Category: Asia

Baghdad: Foundation

Baghdad: Foundation

  Abbasid Caliph al-Mansur founded Baghdad on July 20, 762 C.E., intending it to serve as the capital of Islam and calling it “Madinat-us-Salaam,” or City of Peace. Baghdad was also known as the Round City because it was constructed in a circular shape, consisting of towering semi-circle city walls on the right and left

From Mulberry to Silk – The Journey of Islam in China

From Mulberry to Silk – The Journey of Islam in China

By Musaddique Thange China is sometimes referred to as a “riddle wrapped in an enigma”. A nation with an ancient civilization that is one of the fastest growing economies of the modern world, a people steeped in history that also carry the promise of the future, and a country that is at once associated with

Indonesia

Indonesia

Saulat Pervez On her recent visit to Indonesia in February, 2009, Secretary of State Hillary Clinton remarked, “If you want to know if Islam, democracy, modernity and women’s rights can coexist, go to Indonesia.” Italian Foreign Minister Franco Frattini expressed similar sentiments during a conference hosted by the Italian Foreign Ministry and the Rome-based Sant’

Baghdad: Libraries and House of Wisdom

Baghdad: Libraries and House of Wisdom

  Libraries Muslims learned how to make paper from the Chinese, and proceeded to transform this art into a major industry. By 793 C.E., there were many paper mills in Baghdad. This was a revolutionary development because the existing alternatives to paper were papyrus, which was fragile, and parchment, which was expensive; paper, on the

Baghdad: Universities and Hospitals

Baghdad: Universities and Hospitals

  Universities During the later part of the 11th century, Baghdad introduced the precursor to the modern university in the form of a chain of madrasahs which housed students and a salaried faculty. They were known as the Nizamiyah, after their founder Nizam al-Mulk, a Seljuk vizier. The largest and most splendid of these was

Baghdad: A Historical Overview

Baghdad: A Historical Overview

Saulat Pervez   When we think of Baghdad today, we imagine a war-torn, ravaged city. However, Baghdad has a rich history which the present should not obscure. From the eighth century to the thirteenth century, Baghdad was a metropolis known for intellectual and material prosperity, showcasing numerous libraries, research institutions, thriving universities, magnificent homes, and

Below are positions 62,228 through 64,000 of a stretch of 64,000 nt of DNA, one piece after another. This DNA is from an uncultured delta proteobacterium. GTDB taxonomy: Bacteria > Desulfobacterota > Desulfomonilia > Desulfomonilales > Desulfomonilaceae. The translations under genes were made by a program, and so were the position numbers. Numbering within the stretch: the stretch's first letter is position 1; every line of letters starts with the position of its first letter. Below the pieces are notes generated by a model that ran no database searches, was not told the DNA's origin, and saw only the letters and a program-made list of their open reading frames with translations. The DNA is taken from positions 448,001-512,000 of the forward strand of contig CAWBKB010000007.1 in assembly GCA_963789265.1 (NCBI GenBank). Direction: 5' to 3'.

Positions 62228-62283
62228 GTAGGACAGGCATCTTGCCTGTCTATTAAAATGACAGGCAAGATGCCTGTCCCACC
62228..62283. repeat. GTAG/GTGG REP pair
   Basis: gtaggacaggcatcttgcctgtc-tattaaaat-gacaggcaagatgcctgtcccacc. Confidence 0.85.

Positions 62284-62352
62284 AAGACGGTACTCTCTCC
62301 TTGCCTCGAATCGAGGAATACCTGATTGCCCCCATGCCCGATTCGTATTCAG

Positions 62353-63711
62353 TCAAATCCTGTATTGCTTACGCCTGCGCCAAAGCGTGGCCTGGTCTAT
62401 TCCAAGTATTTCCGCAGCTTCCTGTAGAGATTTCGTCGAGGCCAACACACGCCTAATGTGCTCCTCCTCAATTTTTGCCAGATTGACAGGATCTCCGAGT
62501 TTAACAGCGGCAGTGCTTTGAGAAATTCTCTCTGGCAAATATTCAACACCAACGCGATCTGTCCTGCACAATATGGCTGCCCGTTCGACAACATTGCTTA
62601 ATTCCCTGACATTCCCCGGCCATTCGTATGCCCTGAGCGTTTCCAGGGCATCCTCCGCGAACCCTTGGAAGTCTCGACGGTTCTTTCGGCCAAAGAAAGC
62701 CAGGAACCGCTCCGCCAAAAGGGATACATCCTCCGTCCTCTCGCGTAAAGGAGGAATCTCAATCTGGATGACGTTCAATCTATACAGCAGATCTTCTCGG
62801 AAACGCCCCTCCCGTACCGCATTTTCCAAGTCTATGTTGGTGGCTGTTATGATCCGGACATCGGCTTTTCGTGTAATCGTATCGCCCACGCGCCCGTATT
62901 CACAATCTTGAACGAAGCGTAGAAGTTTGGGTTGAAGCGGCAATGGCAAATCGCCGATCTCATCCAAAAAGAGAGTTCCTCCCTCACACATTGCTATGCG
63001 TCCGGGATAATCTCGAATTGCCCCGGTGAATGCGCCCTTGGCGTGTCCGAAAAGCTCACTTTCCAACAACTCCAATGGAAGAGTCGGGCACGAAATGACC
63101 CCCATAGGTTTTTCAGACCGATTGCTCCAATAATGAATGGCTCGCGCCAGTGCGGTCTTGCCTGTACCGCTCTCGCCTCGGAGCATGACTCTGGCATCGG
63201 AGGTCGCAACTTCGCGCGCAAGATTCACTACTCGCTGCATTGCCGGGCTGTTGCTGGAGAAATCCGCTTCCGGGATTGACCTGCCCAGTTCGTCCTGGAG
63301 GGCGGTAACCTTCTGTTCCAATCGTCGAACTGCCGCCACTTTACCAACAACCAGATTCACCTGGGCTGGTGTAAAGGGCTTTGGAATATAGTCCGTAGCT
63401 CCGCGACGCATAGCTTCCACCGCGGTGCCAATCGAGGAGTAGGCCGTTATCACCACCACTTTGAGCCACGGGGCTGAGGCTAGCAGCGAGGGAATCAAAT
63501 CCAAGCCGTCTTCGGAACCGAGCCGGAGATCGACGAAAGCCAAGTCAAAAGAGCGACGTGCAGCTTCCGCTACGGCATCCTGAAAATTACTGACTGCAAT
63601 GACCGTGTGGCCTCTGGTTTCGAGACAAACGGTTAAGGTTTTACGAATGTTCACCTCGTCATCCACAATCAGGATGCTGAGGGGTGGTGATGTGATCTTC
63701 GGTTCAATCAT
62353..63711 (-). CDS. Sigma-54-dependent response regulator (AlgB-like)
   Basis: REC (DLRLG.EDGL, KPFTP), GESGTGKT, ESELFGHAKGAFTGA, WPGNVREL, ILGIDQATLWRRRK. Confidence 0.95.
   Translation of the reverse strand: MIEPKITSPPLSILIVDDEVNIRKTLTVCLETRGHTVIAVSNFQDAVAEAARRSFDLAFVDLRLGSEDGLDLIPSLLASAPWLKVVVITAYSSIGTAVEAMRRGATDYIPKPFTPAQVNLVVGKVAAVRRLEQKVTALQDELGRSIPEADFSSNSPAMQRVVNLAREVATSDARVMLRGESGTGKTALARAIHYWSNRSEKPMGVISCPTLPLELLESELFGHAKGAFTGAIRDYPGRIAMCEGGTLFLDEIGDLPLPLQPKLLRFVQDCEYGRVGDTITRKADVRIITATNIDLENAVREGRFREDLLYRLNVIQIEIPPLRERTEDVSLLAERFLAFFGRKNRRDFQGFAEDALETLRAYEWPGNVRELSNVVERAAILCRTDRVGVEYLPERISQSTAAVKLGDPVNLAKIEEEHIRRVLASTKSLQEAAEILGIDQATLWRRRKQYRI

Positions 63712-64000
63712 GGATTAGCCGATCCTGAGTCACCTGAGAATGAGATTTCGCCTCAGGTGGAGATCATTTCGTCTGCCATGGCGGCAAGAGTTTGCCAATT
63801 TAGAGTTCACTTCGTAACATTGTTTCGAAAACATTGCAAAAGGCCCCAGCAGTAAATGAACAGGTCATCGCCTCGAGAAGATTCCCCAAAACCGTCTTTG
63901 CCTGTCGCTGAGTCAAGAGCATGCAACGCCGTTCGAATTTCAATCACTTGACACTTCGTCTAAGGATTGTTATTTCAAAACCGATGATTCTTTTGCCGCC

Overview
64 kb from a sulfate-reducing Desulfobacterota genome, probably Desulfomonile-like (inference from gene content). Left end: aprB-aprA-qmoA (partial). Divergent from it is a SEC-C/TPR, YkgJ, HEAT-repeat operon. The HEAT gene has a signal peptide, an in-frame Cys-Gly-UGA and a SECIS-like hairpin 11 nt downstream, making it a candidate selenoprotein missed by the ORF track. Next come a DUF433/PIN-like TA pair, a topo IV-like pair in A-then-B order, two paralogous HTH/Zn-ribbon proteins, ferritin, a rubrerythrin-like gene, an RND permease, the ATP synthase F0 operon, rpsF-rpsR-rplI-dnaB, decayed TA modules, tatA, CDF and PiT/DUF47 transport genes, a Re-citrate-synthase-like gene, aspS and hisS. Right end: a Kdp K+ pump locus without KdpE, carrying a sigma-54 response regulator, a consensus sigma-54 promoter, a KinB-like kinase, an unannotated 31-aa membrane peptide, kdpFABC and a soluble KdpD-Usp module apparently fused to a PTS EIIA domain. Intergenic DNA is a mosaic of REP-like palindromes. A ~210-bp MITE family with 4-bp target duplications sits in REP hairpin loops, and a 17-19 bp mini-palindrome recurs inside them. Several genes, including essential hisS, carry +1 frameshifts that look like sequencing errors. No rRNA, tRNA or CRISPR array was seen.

Islam in Asia: Introduction

  From the Middle East to southeastern Asia, from central Asia to the Pacific Islands, the diversity in Asia is striking. Yet, despite cultural differences, the religion of Islam forms a common thread across Asia. The majority of people in countries such as Iraq, Afghanistan, Azerbaijan, and Indonesia, to name just a few, find commonality

Baghdad: A Center of Learning

Baghdad: A Center of Learning

  As the city of Baghdad grew, it developed a reputation for learning and research. Scholars from all across the Islamic world were attracted to Baghdad, quickly turning it into an intellectual hub. This was no surprise because Islam puts so much emphasis on acquiring knowledge. In fact, the very first verses revealed to Prophet

Baghdad: Decline

Baghdad: Decline

By the thirteenth century, the caliphate had weakened due to internal rivalries and a decadent lifestyle. In the wake of such fragmentation, the Mongols attacked in 1258 and devastated the city and its inhabitants. The civilized people of Baghdad were horrified at the savage ways of the Mongols who resorted to mass murders, pillaging, and

Baghdad: Famous Scholars

Baghdad: Famous Scholars

  Islam was the major catalyst which enabled Baghdad to reach its glorified stature. In addition to encouraging the gathering of knowledge and the use of reasoning, Islam was more than just a religion. Being a “way of life”, it was not confined to the mosque but was apparent in everyday activities of people. The